A MOMENT IN TIME The late Paul Giblin (left) is pictured lifting the Men’s Senior 8 + National Championship trophy at the National Rowing Centre in Inniscarra, Co. Cork in July 2006. Lifting the trophy with Paul was Ruadhán Cooke.
I WAS only getting to know Paul Giblin in 2010 when I drove out to Oughterard to watch the end of a stage in that year’s An Post Rás. The stage was one of the tougher ones, won by Cong native David O’Loughlin who managed to hold off emerging world star John Dagenkolb at the end.
Paul came in at the head of the second group after a pulsating day of racing where he spent most of the time in among the lead group of contenders. In theory, a novice in his mid 20s, who had taken up the sport just a couple of years earlier, should struggle in a race of that magnitude but Paul was always a little bit more interested in the practical over the theory.
His goal was always to test himself in the most extreme competitive environments in a bid to find the breaking point.
In an odd sort of way, ‘breaking point’ was where he probably felt most comfortable in life, he must have reached it on each of his 19 national rowing titles. That was his first sport.
That day in Oughterard, I saw for myself how he had made himself at home in a whole new environment, becoming a leading light in his Galway Bay team of underdogs in just his second year riding competitively.
Yet while his team-mates were blown away by his performance, he arrived back at the team car frustrated. He knew he wasn’t far off the main group and he was already contemplating how he could get better.
The following morning he and his team-mates led the bunch through Galway in the early part of stage four, a few days later he finished within two minutes of the leaders on Seskin Hill in Tipperary.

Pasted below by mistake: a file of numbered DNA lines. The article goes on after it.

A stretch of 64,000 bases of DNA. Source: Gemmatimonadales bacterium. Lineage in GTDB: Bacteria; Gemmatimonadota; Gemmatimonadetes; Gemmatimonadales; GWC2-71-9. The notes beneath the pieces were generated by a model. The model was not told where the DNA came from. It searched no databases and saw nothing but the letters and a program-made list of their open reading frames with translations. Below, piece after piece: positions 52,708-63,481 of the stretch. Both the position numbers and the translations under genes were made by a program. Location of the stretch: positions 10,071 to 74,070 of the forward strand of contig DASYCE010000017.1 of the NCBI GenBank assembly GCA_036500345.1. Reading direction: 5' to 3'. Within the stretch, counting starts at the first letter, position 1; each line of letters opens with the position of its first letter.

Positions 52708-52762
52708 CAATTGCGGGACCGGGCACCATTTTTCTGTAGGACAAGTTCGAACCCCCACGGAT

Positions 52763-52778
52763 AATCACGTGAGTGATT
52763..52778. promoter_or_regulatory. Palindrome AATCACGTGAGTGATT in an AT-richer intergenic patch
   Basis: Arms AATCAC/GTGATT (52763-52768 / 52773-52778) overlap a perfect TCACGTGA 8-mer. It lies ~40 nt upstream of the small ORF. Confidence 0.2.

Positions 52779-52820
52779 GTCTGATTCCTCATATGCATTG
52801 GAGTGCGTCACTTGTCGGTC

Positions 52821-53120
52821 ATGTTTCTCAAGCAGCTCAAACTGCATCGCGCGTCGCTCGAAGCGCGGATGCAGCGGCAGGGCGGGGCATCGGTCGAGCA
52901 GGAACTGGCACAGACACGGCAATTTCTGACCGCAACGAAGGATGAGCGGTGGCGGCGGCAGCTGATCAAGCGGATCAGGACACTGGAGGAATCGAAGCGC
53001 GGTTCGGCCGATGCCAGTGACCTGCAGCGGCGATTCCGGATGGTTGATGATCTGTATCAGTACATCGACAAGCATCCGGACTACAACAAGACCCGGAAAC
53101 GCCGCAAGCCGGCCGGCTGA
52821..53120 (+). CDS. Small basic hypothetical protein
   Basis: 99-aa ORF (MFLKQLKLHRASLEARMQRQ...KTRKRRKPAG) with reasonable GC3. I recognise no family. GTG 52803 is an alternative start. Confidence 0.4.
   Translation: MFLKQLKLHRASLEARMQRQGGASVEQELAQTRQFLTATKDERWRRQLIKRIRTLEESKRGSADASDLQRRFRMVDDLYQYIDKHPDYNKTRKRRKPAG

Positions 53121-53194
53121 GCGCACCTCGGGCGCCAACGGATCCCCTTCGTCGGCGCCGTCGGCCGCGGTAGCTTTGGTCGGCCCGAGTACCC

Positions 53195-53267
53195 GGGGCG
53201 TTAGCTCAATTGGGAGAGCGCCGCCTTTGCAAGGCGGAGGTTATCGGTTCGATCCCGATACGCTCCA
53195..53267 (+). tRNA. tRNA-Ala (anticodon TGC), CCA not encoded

It was a fine first effort and, by the end of the 2010 season, he had ridden in the national championship and spent time in a breakaway group with some of Ireland’s leading pros — all wondering where that ‘blonde-haired fella with the ankle socks’ had come from.
Paul passed away this summer at the age of 34 after an outrageously courageous five-year battle with cancer, or more accurately, ‘Refractory Hodgkin’s Lymphoma’. His story warrants a level of detail and depth that a sporting highlight article couldn’t do justice to, but let’s just say that he has left family, friends, army comrades and team-mates with a treasure trove of memories.
A group of his former rowing teammates helped bring him to the fore for my sporting highlight of 2017 though.
In the Autumn, they got together over a beer to discuss creating something that would honour Paul’s legacy in sport and within the NUIG rowing club in particular — where he rowed with such distinction before successfully turing to coaching after his illness struck. The result of that discussion was a new bursary award that would celebrate and honour some of the most compelling characteristics Paul brought to the sport and his life.
The Paul Giblin Award has both financial and ancillary supports. The recipient will receive a bursary of €2000 and support service from the NUIG Sports Unit, similar to those offered on the current NUIG scholarship.
Young Corkonian club member, Georgina Deane, was the inaugural recipient and presented with the award at a brilliantly-organised event in the Salthill Hotel.
Guests included Paul’s wife Cate, parents Helen and John, sisters Anne-Marie and Geraldine and extended family and friends. Also in attendance were members of the rowing community in Galway, Mike Heskin and Kathy Hynes of the NUIG Sports Unit and former NUIG president, Iognáid (Iggy) Ó Muircheartaigh.
Standing there listening to the speakers, it occurred to me how meaningful and helpful such a gathering could be to those who were grieving his loss. Those who organise or simply attend such commemorative events can often underestimate that element, I certainly have in the past and this was an eye-opener. I will follow this award announcement avidly each year from now on.
During the night we learned about Georgina’s contribution to the club, both on the water and off it, her tireless pursuit of excellence, and her curiosity at the limits of endurance that the human body can stretch itself to before reaching that not-to-be-feared ‘breaking point’ zone.
Everyone there knew only too well that this was the kind of athlete Paul would have been proud to have had his name associated with.
In so many ways, his efforts on land and water were all worth it.